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|May 7-13, 2009
Portrait of an artist
Boulder Ensemble Theatre Company presents the world
premiere of Morisot Reclining
by Jim Lillie
Their tale nearly told, Impressionist painter Edgar Degas turns to his colleague and fellow narrator Mary Cassatt, nods toward the audience and says, “Let them think what they want. We know the truth.” When an artist speaks so convincingly, especially of that great god Truth, it’s tempting to take him at his word, to tell ourselves that the story we’ve just witnessed, Morisot Reclining, has given us all we need.
If only that were true.
William C. Kovacsik’s drama, which is being given its world premiere by the Boulder Ensemble Theatre Company, examines the relationship between Impressionist great Edouard Manet and his muse and fellow painter, Berthe Morisot. Intended neither as docudrama nor fiction, the play instead uses a series of imagined scenes interspersed with narrated commentary, combined with timely projections of various paintings, to explore the underlying feelings that might have existed among the four celebrated artists.
Decently directed by Rebecca Remaly and capably acted by a cast of five, the 110-minute production appears to be much like its subject — sometimes light, sometimes dark — even as it becomes apparent that the lives of artists, even famous artists, are like anyone else’s, just more so.
It’s an enjoyable and entertaining story that allows us to listen, learn and wonder about the nature of artistic inspiration, romantic love and betrayal, both professional and personal. Just when the show seems to lag a bit, Kovacsik gets things moving again with an off-hand line or one of many on-target, casual observations about the artist’s life. And a few episodes merge information with inspiration, including those that theorize how a particular interchange between master and muse might have found expression in a painting or two.
Matthew Mueller makes the most of narrator Degas’ dry sense of humor and shameless conceit, while also infusing him with a passion and conviction that the script could use more of elsewhere. Mueller also delights when playing several minor characters, including the underdeveloped character of Manet’s bother, Eugene, who ended up marrying Morisot. Though their relationship isn’t terribly fleshed out here (we never learn of their daughter, for instance, who became the subject of many of Morisot’s 800-plus paintings), it nonetheless shows greater dramatic potential than that of Morisot and the more famous Manet brother, Edouard. Yes, Morisot and Eugene are married. But it’s Morisot’s obsession with the more famous Edouard that should be more the play’s focus. As Cassatt, Lindsey Pierce matches wits with Mueller, narrator-wise, and rises to the occasion with her rendering of several cameo roles. And Ashley Simpson plays the part of the Young Model, who poses nude for one of Manet’s more popular works, with admirable dignity and ease.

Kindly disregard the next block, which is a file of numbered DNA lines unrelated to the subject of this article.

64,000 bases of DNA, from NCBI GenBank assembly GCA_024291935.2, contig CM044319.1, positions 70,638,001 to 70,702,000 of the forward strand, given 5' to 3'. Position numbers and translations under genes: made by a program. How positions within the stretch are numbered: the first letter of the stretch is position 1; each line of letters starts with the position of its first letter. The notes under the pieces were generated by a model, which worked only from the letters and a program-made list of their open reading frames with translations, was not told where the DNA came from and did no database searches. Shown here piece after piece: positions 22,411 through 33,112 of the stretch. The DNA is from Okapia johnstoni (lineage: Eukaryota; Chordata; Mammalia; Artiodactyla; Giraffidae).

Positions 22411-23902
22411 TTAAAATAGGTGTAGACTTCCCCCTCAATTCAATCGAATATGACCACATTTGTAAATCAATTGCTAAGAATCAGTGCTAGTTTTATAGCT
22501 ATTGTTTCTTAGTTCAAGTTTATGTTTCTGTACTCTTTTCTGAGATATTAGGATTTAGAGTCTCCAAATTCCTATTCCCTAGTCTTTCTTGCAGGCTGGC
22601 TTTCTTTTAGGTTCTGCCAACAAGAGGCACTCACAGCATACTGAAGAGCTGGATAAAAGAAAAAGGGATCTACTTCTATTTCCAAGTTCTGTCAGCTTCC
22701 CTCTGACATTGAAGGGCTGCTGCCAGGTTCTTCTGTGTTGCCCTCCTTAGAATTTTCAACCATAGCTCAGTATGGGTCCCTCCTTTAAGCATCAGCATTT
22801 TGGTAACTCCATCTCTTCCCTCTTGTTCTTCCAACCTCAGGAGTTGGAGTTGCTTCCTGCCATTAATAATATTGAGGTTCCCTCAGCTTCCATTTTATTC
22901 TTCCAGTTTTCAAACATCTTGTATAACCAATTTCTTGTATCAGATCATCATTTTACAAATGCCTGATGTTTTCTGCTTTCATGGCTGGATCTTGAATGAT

As Morisot, Karen Slack has the look and the emotional substance to be any painter’s muse. She’s appealing, inside and out, and gives this portrait her best shot. So does Stephen Weitz, whose approach to the role of Edouard, while initially too understated, eventually complements Slack’s in terms of depth and substance. True, their first meeting — between the “world’s greatest living painter” and his worshipful admirer — could use more urgency rather than feeling like a first meeting of two formerly unacquainted cubicle dwellers. Other than that, though, Slack and Weitz can’t be expected to plumb what simply isn’t there.
It isn’t so much that we need absolute answers to certain questions — or new ones to those that seem to have settled answers, like whether the relationship was consummated. But since Kovacsik has taken the trouble, and lovingly so, to peel back the topmost layers of both people, and of artists in general, it seems a shame that he doesn’t delve into their innermost regions of thought and feeling. Especially with a willing and, as at last Saturday’s performance, packed house ready to follow. As it is, most of what he reveals can be surmised by thoughtfully reflecting on popular knowledge and the paintings themselves. The result is a feeling of being at a nicely staged dinner party and having been handed our coats and politely thanked for coming — just as the deeper conversation was beginning.
Degas and Cassatt can afford to rest easy with their knowledge of the truth; taking the script as gospel, they’ve presumably had their supernatural chance to clear up any misunderstandings. Mere mortals, on the other hand, would be better served by a party that takes flight when the serious stuff begins.
On the Bill:
Boulder Ensemble Theatre Company performs Morisot Reclining through May 9 at The Dairy Center for the Arts, 2590 Walnut St., Boulder. 303-444-7328, www.boulderensembletheatre.org.
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